- Pray. Pray every day. Pray unceasingly. Prayer offers you peace—a peace that can only come from a Christ whom we know is on our side, not on the sidelines. Yet, what you must realize is that God’s timeline and ours do not often match. It may seem God isn’t listening. You may even begin to think that prayer is pointless because you aren’t seeing the results that you want when you want them. That’s understandable. But be assured that they are working. God does hear you. He knows your pain, and He knows your love. During those times, redouble your efforts. Tell God you’re frustrated but that you trust Him. Then say a prayer of thanks or a prayer asking for strength. In addition, you might think of changing the way you pray. There, of course, is no right or wrong way to talk lovingly to God, but if you are experiencing frustration or weariness with your current prayers, try a new method of prayer. Find a renewed joy in the rosary. Take it with you in the car and pray a decade as you drive. Hold it in your hands as you sleep. Pray it as you work out. Offer up your suffering (yes, anguish is suffering too) for a poor soul in Purgatory. Begin a novena to your favorite saint asking for his/her intercession. Ask not just for your unbelieving spouse to grow closer to Christ, but for the strength to be the light of Christ in that person’s life.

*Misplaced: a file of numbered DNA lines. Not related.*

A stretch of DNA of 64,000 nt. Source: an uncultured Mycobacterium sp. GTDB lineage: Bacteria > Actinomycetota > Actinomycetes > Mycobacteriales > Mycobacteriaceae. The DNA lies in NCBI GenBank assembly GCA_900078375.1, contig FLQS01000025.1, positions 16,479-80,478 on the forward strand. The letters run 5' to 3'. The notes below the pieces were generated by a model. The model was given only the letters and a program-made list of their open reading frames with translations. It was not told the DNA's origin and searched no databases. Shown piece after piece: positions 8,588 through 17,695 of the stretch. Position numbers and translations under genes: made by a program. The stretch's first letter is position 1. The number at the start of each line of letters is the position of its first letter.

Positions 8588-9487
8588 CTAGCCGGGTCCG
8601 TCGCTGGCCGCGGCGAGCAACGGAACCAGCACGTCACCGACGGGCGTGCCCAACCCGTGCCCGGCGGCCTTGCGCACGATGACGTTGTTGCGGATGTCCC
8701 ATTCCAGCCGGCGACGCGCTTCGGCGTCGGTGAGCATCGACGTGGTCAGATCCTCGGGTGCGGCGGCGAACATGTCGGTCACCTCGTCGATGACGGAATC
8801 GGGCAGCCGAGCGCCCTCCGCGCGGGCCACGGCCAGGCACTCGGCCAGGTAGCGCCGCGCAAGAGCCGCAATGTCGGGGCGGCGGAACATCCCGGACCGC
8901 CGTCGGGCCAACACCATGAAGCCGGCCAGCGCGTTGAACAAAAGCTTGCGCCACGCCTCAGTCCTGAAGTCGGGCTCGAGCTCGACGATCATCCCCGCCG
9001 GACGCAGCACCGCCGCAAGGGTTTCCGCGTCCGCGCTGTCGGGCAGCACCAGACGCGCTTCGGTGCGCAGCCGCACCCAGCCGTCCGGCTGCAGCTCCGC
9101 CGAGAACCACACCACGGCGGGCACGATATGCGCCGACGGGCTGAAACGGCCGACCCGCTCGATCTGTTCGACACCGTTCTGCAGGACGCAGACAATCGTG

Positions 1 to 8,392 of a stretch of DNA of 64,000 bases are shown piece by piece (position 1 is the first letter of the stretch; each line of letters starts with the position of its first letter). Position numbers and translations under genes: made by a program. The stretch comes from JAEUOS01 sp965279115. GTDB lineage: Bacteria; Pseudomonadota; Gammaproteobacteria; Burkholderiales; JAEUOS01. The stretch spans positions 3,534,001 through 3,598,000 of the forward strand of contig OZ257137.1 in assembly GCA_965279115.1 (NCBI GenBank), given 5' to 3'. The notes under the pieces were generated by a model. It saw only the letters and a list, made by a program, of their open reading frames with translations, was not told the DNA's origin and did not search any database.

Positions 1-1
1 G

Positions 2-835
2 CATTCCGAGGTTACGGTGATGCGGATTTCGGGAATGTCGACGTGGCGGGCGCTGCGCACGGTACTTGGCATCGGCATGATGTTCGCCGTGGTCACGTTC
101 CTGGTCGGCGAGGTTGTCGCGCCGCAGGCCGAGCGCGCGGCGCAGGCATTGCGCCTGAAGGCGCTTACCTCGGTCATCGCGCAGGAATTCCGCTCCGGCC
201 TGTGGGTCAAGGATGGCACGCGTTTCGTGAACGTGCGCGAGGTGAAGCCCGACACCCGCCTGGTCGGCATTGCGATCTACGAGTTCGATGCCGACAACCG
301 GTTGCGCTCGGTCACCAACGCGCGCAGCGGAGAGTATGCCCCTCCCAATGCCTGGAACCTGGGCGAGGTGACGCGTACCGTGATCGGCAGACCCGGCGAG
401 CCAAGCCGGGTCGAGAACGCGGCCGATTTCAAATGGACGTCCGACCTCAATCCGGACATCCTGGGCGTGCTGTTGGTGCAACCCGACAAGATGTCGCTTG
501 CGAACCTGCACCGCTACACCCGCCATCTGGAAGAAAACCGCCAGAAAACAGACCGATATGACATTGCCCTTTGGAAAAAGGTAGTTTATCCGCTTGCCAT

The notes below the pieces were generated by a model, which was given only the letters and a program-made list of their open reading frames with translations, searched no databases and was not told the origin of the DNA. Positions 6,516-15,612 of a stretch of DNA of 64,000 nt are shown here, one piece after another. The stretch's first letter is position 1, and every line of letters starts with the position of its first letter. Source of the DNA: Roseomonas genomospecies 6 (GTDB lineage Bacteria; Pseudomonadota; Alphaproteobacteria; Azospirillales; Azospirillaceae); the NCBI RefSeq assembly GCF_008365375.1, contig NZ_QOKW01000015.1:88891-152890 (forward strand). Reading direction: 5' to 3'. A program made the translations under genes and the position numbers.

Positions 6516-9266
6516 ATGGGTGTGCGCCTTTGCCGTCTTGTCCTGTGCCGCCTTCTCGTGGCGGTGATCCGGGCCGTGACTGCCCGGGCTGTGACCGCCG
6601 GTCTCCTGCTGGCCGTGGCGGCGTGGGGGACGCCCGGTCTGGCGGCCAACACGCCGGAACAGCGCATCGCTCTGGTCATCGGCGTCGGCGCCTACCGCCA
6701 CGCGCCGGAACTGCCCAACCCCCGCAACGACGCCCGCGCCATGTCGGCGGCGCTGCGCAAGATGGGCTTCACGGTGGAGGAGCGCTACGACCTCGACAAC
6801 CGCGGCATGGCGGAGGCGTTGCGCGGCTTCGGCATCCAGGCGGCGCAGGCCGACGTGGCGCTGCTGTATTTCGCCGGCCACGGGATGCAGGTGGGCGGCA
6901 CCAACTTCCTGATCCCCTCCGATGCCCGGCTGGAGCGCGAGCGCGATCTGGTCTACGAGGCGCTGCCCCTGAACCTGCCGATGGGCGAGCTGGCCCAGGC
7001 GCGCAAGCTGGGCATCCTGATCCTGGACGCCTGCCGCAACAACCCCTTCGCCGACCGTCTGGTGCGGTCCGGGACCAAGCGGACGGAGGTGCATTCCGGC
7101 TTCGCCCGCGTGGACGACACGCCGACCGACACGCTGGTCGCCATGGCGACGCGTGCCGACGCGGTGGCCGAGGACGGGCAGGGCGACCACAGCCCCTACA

Padre Pio once said, “Pray, hope, and don’t worry. Worry is useless. God is merciful and will hear your prayer.” This may seem overly simplistic, but he is right. Your task right now is to pray, to act as a servant of Christ, and to let God do His work.
Making More of Your Marriage
Marriage is not just a contractual agreement. It is also a Sacrament. And it is that part that means even more than the legal or contractual aspect because it is a promise before God to help care for and guide the soul of another person—and any children who come.
Ideally, when choosing a spouse, choosing someone who shares your faith is optimal. Your shared faith will foster a healthy marriage and sustain you through the inevitable difficult times.
But not everyone marries someone who shares his faith. Or maybe it didn’t matter at the time of the marriage, but now you have returned to your faith or have recently found a home in the Catholic Church. Whatever your situation, a marriage that is lacking in a shared faith can often leave one or both spouses feeling alone, isolated, confused, sad, and even angry.The strain on a marriage can be immense. Those of us who have a faith in Christ know that faith enriches our lives and makes them better, but that does not always mean our faith makes things easier. During dark times, it may seem God is missing or that He has forgotten us.
We may feel so broken and shattered that we are tempted to shout out, just as Christ did on the cross, “My God, why have You forsaken me?”
But our Lord is a loving Father who would never forsake His children. He did not abandon Christ on the cross, and He will not abandon us, even when it feels as if He is nowhere to be found. Our faith tells us this is so. In Matthew 28:20, Christ says, “Behold, I am with you always, until the end of the age.” Hold tight to His words.